6. Health.com always has interesting articles on everything from side effects of pain meds to improving your sex life when dealing with chronic pain.

7. Heroes of Healing Heroes of Healing is a non-judgmental, forum-based website for caregivers and those in pain to come together to share personal stories of struggle, perseverance and triumph. Very validating.

8. Life with Chronic Pain:A how-to guide Sue takes a glass-half-full approach to her disease and says she tries to do something useful every day.

9. Creaky Joints: Bringing Arthritis to its Knees . The name says it all. There are several great columnists all speaking from their personal and professional points of view on issues. Very uplifting.

10. Overcoming Pain by Mark Borigini discusses why people experience chronic pain, and the power they have to de-intensify it. Great topics, information and insight.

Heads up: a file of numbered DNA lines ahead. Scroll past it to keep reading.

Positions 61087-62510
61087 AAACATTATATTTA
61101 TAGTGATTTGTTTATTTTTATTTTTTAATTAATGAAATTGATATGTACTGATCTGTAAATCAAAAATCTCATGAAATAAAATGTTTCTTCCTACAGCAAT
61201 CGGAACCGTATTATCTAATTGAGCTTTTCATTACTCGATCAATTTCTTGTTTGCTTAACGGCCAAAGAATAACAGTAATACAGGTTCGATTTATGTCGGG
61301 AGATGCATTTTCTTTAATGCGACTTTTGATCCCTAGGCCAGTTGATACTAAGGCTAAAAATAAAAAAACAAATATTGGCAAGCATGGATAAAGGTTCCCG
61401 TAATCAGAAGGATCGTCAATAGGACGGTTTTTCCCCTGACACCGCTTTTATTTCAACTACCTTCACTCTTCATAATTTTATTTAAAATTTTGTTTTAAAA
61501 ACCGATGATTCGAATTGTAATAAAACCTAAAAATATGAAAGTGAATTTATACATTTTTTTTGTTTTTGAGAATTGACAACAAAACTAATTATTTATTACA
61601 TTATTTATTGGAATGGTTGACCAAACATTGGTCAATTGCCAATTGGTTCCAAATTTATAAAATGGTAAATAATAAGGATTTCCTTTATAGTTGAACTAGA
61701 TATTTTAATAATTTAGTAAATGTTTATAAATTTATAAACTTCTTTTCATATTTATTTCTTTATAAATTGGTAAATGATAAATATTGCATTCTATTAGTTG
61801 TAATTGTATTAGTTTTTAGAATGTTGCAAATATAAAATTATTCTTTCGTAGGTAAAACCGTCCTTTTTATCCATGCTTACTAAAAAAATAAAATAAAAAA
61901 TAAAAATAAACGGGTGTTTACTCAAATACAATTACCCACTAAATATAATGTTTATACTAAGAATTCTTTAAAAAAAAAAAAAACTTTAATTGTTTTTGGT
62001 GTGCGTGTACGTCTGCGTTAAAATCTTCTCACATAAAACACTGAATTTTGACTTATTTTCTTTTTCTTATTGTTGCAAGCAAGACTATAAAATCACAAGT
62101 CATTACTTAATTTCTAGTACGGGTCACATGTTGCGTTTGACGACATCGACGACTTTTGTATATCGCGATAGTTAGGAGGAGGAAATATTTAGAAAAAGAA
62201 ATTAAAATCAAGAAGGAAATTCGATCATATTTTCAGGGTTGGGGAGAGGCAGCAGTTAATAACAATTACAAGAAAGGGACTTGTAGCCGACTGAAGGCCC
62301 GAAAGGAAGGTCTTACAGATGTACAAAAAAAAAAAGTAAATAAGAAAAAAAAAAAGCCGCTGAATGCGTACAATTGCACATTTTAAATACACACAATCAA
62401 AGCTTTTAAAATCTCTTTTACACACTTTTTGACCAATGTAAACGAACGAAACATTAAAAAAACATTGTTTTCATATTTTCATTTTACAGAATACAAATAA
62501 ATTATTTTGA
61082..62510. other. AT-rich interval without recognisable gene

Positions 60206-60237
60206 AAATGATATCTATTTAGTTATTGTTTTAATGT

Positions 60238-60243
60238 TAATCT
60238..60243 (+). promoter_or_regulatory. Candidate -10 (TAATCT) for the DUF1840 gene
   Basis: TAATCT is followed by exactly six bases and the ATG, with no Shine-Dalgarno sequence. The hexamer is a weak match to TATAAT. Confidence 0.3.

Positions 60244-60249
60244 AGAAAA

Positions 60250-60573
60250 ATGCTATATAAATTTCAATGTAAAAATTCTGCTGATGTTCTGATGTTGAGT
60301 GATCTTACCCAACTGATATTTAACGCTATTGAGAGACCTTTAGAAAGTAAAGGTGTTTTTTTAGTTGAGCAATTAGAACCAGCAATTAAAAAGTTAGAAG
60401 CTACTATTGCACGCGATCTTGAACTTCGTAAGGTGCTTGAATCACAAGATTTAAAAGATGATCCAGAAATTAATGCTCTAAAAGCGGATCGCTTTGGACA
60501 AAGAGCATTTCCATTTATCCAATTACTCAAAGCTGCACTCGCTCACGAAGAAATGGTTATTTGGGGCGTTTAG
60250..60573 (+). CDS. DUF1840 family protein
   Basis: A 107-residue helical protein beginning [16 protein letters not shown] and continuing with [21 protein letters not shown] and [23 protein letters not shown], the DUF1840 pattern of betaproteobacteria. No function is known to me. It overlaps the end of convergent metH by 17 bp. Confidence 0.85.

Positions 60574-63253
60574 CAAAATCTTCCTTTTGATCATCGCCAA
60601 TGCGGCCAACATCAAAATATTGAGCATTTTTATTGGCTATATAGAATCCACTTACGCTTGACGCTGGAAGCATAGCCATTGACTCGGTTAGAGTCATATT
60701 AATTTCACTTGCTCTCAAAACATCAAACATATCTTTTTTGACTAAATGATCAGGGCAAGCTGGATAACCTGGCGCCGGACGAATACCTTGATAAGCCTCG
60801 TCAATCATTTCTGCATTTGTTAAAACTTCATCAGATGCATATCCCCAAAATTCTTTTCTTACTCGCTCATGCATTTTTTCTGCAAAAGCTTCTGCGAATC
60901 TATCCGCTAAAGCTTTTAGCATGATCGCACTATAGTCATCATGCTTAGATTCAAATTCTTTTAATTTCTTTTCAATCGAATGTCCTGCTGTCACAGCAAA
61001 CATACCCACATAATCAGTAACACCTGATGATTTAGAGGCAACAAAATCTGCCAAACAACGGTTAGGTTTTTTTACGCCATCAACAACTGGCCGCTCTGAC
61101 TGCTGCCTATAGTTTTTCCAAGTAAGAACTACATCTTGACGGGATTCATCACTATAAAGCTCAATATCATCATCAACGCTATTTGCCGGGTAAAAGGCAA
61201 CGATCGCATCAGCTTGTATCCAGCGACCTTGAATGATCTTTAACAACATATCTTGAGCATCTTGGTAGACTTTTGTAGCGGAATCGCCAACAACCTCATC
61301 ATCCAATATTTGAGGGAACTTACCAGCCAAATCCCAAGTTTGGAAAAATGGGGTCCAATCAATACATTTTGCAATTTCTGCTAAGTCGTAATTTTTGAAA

11. Rising Above, John has an incredible personal story and a very inspirational newsletter that you can get.

12. Graceful Agony a long time favorite. Jolene believes in living your best life in spite of pain and offers lots of reflective articles about her journey and resources.

13. Phylor’s blog I always enjoy her musings, creativity and alternative approaches and research.

14. HealthSkills a blog for health professionals working in pain management. I value her research and love to read what is being discussed. I believe that those of us in pain can help inform those who work with pain. And I value being informed.

15. Wordle.net this is not a blog but a great website for creating word clouds. I have used it to create lovely graphics for many presentations. Just upload one of your blog articles and see what it does with it. It  puts joy in my day when I see the words that I have used, their frequency and have them arranged artfully.

c. MaryByrneEigelFor me, being able to color, paint, sculpt or draw has been a means of escaping my chronic pain. Loading a paintbrush with a visually stimulating blend of colors and smearing it onto canvas or paper, savoring the ways the colors blend and interact with one another, transports me to another stratosphere, one that denies access to the physical pain echoing in my legs or hips.